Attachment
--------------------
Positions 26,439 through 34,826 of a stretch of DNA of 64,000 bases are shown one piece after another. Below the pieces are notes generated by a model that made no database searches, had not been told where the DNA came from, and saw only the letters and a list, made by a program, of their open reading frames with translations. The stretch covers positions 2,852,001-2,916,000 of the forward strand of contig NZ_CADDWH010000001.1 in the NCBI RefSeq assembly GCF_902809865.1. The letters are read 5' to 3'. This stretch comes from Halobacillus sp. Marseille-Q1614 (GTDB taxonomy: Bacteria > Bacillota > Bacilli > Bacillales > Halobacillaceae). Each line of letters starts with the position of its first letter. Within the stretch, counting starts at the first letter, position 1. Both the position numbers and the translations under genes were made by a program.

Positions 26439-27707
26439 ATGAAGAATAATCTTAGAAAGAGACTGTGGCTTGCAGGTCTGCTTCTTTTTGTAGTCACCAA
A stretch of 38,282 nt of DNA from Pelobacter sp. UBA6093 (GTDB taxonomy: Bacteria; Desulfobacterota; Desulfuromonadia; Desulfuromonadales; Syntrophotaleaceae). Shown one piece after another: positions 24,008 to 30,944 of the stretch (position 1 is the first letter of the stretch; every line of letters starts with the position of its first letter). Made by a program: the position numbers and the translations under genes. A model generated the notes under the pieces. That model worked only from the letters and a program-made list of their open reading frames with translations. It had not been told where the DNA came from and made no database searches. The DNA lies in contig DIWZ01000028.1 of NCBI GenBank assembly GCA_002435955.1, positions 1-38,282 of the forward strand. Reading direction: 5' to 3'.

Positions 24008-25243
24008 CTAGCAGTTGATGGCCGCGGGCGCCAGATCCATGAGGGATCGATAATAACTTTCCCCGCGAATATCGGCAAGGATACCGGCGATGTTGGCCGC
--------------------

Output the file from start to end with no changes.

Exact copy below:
Positions 26,439 through 34,826 of a stretch of DNA of 64,000 bases are shown one piece after another. Below the pieces are notes generated by a model that made no database searches, had not been told where the DNA came from, and saw only the letters and a list, made by a program, of their open reading frames with translations. The stretch covers positions 2,852,001-2,916,000 of the forward strand of contig NZ_CADDWH010000001.1 in the NCBI RefSeq assembly GCF_902809865.1. The letters are read 5' to 3'. This stretch comes from Halobacillus sp. Marseille-Q1614 (GTDB taxonomy: Bacteria > Bacillota > Bacilli > Bacillales > Halobacillaceae). Each line of letters starts with the position of its first letter. Within the stretch, counting starts at the first letter, position 1. Both the position numbers and the translations under genes were made by a program.

Positions 26439-27707
26439 ATGAAGAATAATCTTAGAAAGAGACTGTGGCTTGCAGGTCTGCTTCTTTTTGTAGTCACCAA
A stretch of 38,282 nt of DNA from Pelobacter sp. UBA6093 (GTDB taxonomy: Bacteria; Desulfobacterota; Desulfuromonadia; Desulfuromonadales; Syntrophotaleaceae). Shown one piece after another: positions 24,008 to 30,944 of the stretch (position 1 is the first letter of the stretch; every line of letters starts with the position of its first letter). Made by a program: the position numbers and the translations under genes. A model generated the notes under the pieces. That model worked only from the letters and a program-made list of their open reading frames with translations. It had not been told where the DNA came from and made no database searches. The DNA lies in contig DIWZ01000028.1 of NCBI GenBank assembly GCA_002435955.1, positions 1-38,282 of the forward strand. Reading direction: 5' to 3'.

Positions 24008-25243
24008 CTAGCAGTTGATGGCCGCGGGCGCCAGATCCATGAGGGATCGATAATAACTTTCCCCGCGAATATCGGCAAGGATACCGGCGATGTTGGCCGC